What We Think…
At Minnesota Construction Law Services, we believe that this bill would have severe consequences for the construction industry and its workers. That’s why founding attorney Bill Gschwind testified against the bill, urging lawmakers to reconsider its provisions.
As a contractor or construction industry professional in Minnesota, you should be aware of a new bill that has been proposed in the state legislature. HF1859, also known as the Wage Theft Prevention and Contractor Accountability Act, may seem like a reasonable proposal on the surface. However, upon closer examination, it becomes clear that this bill would have far-reaching and damaging effects on the construction industry.
What You Should Know…
The bill’s stated purpose is to create wage protection laws for construction workers and allow for investigations by the Department of Labor and Industry, as well as private lawsuits when construction workers are not paid by subcontractors or contractors for work on construction projects that are not related to single-family homes or duplexes, unless the project is for construction on ten or more homes. While this may sound reasonable in theory, the reality is quite different.
In practice, the bill would make contractors strictly liable for wages or misclassification of a downstream subcontractor when the subcontractor doesn’t pay the worker. This means that if a subcontractor fails to pay its workers, the contractor would be held liable for those wages, even if the contractor has already paid the subcontractor in full. This would put an enormous burden on contractors, who would be forced to take on the financial risk of subcontractors’ actions and could lead to a significant increase in the cost of construction projects.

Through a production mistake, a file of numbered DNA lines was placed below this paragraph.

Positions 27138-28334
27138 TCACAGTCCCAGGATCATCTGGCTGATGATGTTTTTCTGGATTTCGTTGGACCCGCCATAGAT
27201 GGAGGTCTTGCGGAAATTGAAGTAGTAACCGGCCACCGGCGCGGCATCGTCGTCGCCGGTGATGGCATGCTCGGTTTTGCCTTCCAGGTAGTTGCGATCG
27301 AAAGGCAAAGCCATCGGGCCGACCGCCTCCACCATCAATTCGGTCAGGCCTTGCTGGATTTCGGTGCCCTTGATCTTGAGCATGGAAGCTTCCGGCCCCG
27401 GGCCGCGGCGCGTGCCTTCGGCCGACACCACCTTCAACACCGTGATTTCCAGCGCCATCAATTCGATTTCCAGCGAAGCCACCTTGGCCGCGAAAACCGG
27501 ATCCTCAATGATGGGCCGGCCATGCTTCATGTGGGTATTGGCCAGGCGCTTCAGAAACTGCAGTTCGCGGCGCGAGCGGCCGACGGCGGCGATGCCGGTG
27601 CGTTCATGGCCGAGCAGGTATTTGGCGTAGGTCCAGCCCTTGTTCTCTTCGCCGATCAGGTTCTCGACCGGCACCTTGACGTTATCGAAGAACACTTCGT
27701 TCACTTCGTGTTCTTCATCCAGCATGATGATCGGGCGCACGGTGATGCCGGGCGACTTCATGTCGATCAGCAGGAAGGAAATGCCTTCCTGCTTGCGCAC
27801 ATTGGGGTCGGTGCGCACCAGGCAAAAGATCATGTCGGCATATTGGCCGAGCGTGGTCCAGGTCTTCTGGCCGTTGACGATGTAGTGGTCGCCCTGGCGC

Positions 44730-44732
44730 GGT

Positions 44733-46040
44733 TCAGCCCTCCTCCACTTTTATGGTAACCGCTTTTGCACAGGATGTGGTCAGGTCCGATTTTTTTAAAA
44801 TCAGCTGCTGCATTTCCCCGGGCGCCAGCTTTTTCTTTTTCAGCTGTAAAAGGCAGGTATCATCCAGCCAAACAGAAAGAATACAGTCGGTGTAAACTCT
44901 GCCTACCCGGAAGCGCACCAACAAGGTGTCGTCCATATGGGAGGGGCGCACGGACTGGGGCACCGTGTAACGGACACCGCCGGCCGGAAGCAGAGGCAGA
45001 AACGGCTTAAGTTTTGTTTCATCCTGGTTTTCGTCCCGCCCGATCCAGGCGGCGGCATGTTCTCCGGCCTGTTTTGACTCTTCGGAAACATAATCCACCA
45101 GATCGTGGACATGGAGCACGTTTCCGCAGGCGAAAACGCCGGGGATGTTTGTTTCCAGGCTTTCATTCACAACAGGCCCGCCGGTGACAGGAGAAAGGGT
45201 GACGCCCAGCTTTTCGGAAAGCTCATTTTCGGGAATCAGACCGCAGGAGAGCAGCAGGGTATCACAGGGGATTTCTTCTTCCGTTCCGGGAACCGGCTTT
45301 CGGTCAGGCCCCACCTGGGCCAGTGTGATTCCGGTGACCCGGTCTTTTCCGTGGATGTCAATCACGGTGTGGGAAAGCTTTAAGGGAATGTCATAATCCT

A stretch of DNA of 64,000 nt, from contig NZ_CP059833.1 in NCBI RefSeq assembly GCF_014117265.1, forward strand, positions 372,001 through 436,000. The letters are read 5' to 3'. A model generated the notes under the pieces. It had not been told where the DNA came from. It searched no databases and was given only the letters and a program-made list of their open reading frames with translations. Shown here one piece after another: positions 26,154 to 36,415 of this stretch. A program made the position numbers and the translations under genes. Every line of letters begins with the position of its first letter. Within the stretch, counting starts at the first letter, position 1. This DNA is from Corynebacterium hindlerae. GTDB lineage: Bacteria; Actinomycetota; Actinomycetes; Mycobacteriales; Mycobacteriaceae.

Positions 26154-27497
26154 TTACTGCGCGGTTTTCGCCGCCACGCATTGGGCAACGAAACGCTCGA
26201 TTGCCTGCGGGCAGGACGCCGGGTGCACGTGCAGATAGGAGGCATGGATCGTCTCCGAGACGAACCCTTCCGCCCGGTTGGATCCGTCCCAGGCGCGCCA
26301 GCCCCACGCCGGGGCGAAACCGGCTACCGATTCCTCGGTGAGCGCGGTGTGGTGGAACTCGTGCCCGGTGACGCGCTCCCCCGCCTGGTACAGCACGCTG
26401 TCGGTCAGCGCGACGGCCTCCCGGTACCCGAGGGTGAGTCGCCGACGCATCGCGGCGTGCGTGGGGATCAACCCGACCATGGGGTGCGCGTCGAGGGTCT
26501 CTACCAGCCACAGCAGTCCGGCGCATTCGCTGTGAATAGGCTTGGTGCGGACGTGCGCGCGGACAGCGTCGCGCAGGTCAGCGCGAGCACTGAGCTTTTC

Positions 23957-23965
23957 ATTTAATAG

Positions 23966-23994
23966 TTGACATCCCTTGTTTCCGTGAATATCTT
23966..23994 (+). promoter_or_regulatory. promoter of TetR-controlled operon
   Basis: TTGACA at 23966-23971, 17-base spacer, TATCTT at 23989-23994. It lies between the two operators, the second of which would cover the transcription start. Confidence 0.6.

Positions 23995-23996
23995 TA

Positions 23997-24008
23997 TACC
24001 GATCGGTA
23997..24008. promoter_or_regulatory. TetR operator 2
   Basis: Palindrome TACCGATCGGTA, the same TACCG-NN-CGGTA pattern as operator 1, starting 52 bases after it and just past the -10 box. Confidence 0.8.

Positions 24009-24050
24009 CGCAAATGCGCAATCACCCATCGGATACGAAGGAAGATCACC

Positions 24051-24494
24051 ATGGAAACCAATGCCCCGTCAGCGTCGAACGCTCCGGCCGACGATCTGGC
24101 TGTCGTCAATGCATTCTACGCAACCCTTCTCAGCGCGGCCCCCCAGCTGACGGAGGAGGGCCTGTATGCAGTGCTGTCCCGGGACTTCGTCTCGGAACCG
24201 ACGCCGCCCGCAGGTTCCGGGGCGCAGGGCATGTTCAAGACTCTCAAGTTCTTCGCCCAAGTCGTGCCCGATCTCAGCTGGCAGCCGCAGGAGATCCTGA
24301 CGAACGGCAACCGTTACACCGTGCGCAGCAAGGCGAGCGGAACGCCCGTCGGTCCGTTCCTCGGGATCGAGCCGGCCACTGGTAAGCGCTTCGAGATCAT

Furthermore, the bill could lead to an increase in litigation against contractors. Private parties would be allowed to bring lawsuits against contractors for wages owed by a subcontractor, even if the subcontractor is still in business and available to pay those wages. This would create a situation where contractors are being held responsible for the actions of others, even when those others are still capable of fulfilling their obligations.
In summary, if you’re a contractor or construction industry professional in Minnesota, you should be aware of the potential consequences of HF1859. This bill may seem like a step towards protecting workers’ rights, but in reality, it could have a significant impact on the construction industry’s ability to operate effectively. We encourage you to learn more about this bill and to contact your state representatives to voice your concerns.